Friday, January 07, 2011 12:01 AM
Rolling Stone has a candid Robert Plant interview in this month’s issue of the magazine. Plant talks about why he won’t be taking part in any more Led Zeppelin reunion shows, why the sessions for his sophomore album with Alison Krauss didn’t go well, and why Tony Blair is to blame for his creative block. Plant also spoke of how utterly unimpressed he is with his musical peers.
Of Led Zeppelin’s acclaimed reunion show at the O2 in London in 2007, Plant says, “It was an amazing evening. The preparations for it were fraught and intense, but the last rehearsal was really, really good, for all that it represented and all that we were trying to capture. But I’ve gone so far somewhere else that I almost can’t relate to it ... It’s a bit of a pain in the [expletive] to be honest. Who cares? I know people care, but think about it from my angle – soon, I’m going to need help crossing the street.”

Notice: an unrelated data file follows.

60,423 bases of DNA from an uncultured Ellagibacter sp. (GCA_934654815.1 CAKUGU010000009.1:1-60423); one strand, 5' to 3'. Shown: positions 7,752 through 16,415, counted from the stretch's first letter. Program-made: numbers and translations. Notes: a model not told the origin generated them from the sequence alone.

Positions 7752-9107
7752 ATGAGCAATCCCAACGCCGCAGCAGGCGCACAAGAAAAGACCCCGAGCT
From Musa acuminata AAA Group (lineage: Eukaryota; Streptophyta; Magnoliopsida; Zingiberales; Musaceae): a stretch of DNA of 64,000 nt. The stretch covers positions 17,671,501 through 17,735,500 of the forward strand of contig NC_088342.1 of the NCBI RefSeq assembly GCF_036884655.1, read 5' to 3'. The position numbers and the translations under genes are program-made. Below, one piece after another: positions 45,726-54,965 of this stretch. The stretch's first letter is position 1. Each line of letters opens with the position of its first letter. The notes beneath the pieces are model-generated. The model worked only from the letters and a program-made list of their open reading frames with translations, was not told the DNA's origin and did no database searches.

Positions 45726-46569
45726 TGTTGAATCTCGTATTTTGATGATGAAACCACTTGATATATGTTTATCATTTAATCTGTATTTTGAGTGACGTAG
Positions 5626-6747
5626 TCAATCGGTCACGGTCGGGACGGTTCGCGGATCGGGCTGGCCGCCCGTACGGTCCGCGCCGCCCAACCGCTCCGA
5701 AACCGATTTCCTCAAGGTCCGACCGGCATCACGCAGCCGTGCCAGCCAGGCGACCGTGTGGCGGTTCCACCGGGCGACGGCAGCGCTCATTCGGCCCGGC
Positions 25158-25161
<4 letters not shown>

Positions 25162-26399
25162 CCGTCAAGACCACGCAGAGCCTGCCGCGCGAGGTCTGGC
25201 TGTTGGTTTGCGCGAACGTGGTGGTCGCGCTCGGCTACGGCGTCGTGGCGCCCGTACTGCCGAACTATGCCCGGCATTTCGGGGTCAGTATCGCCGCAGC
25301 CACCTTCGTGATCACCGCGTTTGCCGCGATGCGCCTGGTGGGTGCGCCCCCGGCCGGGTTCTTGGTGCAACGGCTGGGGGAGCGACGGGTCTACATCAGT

Of recording sessions with Alison Krauss intended to capture the follow-up to the duo’s Grammy-winning Raising Sand, Plant says, “The sound wasn’t there. Alison is the best. She’s one of my favorite people. We’ll come back to it.”
Of the reason he’s quit writing songs lately, Plants says, “The last time I lifted a pen was when Tony Blair became a Roman Catholic. We were supposedly going into the Gulf, determined to sort the world out in the name of tyranny. Then, once he had to leave the throne, he became a Roman Catholic and became a peace envoy in the Middle East. That’s when I knew the world was completely upside down.”
Of his ’70s rock and roll peers, Plant says, “There’s nothing worse than a bunch of jaded old farts, and that’s a fact. People who have written their story – they’ve gotten to the point where nothing moves. I don’t deal in that, and I don’t deal with anybody who deals in that.”